With limited access to food at times and worries of a potential food shortage, more and more people have taken up gardening in the midst of the pandemic. They’re using their lawns, balconies, and even transforming their limited urban living spaces with vertical planters and roof gardens.
Agriculture has been an important part of human civilizations for thousands of years. And in our ultra-modern civilization that’s marked by a digitally driven information age, it seems nature is forcing us back to those essential grassroots skills for self-sufficiency.
It’s giving us an opportunity to right the wrongs we’ve inflicted on nature
When the pandemic emerged, businesses shuttered, people went into isolation, traffic drooped to zero, air travel halted, and manufacturing plants came to a standstill.
And the result? Air pollution levels dramatically declined in the most polluted countries in the world.
India, which claims 21 out of the 30 most polluted cities in the world, reported a massive drop of 71% in air pollution in Delhi, just one week after the lockdown.
Take a look at how the air cleared between January and March in China, the biggest contributor to global warming.
And just six months before that, the world couldn’t even picture streets devoid of traffic. Countries couldn’t imagine slowing down industrial activities. And governments grappled to find solutions to decelerate climate change.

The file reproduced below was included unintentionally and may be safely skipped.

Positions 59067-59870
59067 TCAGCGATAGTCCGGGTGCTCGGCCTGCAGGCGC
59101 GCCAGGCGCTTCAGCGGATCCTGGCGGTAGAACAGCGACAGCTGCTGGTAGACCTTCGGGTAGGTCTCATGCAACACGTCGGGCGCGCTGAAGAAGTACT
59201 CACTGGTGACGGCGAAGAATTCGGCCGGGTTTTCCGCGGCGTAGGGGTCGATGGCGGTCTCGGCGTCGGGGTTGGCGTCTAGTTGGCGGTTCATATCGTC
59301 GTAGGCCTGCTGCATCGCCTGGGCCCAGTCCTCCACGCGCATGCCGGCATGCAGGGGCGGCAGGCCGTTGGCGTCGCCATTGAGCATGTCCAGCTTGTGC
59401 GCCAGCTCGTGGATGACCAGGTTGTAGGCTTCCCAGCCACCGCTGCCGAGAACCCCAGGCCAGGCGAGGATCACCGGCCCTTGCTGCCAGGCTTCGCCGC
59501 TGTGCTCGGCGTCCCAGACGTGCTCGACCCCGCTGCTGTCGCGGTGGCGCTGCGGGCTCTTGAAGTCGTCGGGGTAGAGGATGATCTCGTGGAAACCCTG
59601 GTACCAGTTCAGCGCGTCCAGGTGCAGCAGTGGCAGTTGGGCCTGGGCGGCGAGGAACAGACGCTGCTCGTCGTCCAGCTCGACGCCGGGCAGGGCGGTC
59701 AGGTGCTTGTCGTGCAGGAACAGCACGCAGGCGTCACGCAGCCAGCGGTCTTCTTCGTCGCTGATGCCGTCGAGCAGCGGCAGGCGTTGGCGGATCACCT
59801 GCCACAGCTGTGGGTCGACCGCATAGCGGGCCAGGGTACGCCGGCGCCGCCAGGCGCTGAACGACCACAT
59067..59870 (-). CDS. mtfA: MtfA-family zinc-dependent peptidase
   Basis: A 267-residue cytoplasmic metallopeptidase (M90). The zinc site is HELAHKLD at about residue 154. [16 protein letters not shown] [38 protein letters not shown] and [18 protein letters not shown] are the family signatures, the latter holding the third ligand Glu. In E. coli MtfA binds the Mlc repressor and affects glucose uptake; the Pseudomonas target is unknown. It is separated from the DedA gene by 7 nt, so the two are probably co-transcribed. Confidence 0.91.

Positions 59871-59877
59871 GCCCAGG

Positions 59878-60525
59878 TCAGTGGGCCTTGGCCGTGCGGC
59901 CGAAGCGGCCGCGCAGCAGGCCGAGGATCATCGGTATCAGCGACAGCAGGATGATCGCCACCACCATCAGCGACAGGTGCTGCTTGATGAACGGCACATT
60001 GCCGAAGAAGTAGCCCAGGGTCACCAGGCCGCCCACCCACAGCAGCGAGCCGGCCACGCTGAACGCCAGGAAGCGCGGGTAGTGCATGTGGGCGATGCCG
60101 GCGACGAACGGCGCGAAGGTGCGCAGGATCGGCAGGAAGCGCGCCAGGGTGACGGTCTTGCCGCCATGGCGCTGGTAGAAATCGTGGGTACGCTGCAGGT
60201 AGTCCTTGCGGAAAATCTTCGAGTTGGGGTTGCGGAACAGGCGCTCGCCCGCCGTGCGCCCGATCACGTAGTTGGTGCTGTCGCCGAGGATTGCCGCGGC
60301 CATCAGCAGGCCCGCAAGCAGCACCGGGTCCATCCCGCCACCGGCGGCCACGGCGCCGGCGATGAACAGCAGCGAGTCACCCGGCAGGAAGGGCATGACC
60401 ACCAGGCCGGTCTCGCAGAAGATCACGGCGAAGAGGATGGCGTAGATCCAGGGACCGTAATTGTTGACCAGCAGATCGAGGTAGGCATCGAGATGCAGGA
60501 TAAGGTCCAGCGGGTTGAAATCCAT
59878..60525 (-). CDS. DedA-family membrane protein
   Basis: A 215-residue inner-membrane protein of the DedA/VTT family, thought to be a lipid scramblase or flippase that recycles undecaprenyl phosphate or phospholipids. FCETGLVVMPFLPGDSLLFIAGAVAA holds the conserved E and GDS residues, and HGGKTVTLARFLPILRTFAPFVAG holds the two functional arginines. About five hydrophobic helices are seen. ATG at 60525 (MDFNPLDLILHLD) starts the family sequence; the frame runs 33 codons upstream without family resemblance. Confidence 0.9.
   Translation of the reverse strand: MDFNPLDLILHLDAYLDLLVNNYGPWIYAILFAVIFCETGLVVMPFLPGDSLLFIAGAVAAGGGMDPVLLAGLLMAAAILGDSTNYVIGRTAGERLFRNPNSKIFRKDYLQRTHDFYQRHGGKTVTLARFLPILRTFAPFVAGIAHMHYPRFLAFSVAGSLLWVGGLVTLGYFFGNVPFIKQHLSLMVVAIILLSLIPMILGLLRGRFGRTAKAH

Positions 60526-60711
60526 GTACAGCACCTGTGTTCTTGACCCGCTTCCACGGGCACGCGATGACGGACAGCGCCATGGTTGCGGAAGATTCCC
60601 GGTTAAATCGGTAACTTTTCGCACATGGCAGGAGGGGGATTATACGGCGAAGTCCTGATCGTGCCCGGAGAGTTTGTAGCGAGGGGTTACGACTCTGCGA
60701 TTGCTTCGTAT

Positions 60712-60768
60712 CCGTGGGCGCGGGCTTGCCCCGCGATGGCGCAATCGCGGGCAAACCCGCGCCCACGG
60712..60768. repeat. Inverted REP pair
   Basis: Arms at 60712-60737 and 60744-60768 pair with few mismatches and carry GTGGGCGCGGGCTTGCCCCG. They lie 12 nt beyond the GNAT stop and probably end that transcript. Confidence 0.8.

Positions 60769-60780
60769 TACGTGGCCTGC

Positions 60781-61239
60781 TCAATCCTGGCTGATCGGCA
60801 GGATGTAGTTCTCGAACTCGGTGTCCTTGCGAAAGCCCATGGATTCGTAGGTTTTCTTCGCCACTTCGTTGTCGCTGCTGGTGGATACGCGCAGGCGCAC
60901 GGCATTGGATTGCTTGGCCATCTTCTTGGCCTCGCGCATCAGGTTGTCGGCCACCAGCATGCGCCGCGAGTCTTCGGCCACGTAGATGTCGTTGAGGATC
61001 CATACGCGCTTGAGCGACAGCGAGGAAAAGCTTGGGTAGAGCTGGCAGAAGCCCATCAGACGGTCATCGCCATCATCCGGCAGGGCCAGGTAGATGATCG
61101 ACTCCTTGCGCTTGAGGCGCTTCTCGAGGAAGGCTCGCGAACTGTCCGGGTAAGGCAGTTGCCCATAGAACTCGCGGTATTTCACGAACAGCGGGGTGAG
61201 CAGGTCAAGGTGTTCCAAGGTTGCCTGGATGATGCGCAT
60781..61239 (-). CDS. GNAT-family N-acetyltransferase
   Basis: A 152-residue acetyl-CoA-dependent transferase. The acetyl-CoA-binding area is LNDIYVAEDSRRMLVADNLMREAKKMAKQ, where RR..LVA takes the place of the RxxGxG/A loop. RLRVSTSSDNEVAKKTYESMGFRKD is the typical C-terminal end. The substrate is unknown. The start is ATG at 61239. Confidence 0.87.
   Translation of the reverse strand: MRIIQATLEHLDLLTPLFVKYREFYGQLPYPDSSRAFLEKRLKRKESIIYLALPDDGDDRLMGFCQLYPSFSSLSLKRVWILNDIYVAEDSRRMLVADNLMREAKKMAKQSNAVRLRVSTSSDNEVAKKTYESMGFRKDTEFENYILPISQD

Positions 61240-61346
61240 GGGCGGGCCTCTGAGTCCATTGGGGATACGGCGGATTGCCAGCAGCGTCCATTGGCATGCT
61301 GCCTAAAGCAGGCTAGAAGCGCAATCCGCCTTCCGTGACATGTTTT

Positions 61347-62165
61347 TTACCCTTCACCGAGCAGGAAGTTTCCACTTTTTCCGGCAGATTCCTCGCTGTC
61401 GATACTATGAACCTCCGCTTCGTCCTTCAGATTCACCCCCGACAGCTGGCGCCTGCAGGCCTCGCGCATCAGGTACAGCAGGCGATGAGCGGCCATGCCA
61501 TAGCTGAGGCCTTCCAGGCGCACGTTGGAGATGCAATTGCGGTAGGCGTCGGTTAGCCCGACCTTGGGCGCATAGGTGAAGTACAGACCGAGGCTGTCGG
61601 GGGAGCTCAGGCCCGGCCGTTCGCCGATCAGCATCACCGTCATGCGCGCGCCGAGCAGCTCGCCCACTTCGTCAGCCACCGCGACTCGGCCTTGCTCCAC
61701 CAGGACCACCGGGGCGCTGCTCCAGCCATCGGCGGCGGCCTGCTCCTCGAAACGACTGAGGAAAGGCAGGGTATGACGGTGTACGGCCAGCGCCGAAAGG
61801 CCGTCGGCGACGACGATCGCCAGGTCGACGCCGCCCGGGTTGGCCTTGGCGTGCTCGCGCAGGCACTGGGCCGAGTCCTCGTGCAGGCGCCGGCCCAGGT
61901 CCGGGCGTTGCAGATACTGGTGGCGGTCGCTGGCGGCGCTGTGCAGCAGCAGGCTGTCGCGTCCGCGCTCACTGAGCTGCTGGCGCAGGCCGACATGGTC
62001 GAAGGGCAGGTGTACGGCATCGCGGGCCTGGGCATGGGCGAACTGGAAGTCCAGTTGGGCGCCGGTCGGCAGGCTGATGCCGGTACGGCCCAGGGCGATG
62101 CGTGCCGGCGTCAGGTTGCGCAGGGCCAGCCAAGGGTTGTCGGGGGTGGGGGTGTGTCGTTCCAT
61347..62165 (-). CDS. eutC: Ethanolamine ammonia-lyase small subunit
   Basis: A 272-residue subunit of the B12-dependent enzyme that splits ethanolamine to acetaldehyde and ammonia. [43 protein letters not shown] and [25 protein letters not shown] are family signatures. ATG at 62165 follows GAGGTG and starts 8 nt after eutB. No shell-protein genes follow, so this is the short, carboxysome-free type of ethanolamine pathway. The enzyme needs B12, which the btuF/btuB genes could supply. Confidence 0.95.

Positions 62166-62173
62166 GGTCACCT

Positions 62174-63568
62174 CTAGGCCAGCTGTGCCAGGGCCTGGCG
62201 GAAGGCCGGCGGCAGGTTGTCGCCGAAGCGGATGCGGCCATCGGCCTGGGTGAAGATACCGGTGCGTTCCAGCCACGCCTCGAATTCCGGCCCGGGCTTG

But within a few weeks, our climate impact was dramatically reversed. Nature has shown us that it’s still not too late to make course corrections and save our planet and ourselves.
And now we’re given the opportunity to right our wrongs and rethink how we could responsibly move forward.
It’s reminding us of our resilience
Humans are a resilient species. We have evolved and survived for over 300,000 years.
But our pursuit of comforts and luxuries has made us fragile creatures. We now take elevators instead of the stairs. We walk 3 miles on a treadmill instead of hiking in nature. Many of us have forgotten the strength and resilience of mankind. And with the pandemic-led disruptions, nature has created an opportunity to remind us of our ability to survive and thrive, as our endurance is tested.
Of course, some are affected more than others. Many small business owners were severely impacted as they were forced to shut down for a prolonged period. But some have reinvented how they do business. The old corner shop down my road, for instance, now takes orders over the phone and delivers goods to homes. He doesn’t have the resources to build and run an online store, but he’s getting more orders than he could handle right now.
Similarly, many people have chosen to fight back to survive this global catastrophe. And they will come out on top. Because we are stronger than we think. We just need a little reminder now and then.
As we have reached a new peak in technology-driven development and have comfortably positioned ourselves as a superior civilization, it seems nature is making us humble again. It’s reminding us of our limits, and the fundamental values that made us human.
So, while we plan our survival through the course of this pandemic, we also need to assess the dramatic changes required to continue our survival as a civilization once life gets back to normalcy.
We certainly cannot get back to where we were, to our old ways of being. We have made far too many sacrifices and too many people have given up their lives so we can learn these hard-hitting lessons from mother nature.